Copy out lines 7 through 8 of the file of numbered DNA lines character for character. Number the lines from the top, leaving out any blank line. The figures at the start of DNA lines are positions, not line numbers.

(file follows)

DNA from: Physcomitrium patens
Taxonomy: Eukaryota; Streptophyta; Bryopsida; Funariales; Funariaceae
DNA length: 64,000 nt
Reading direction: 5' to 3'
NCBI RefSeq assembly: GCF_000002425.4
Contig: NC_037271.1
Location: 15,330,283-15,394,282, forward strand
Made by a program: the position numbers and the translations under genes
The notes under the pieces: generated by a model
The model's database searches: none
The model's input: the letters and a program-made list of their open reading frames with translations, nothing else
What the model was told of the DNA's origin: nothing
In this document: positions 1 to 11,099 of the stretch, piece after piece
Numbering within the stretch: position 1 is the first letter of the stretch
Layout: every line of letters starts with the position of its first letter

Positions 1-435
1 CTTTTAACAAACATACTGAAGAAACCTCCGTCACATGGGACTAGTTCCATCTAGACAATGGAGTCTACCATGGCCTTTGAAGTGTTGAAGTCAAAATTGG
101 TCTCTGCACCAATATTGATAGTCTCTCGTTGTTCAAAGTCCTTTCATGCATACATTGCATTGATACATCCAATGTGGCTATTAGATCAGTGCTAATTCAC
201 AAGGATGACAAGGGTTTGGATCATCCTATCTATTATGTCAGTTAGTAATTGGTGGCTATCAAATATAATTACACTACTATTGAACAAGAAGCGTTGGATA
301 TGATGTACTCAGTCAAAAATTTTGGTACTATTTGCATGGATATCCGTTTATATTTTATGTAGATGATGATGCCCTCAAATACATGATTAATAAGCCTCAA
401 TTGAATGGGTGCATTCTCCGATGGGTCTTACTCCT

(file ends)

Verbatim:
Location: 15,330,283-15,394,282, forward strand
Made by a program: the position numbers and the translations under genes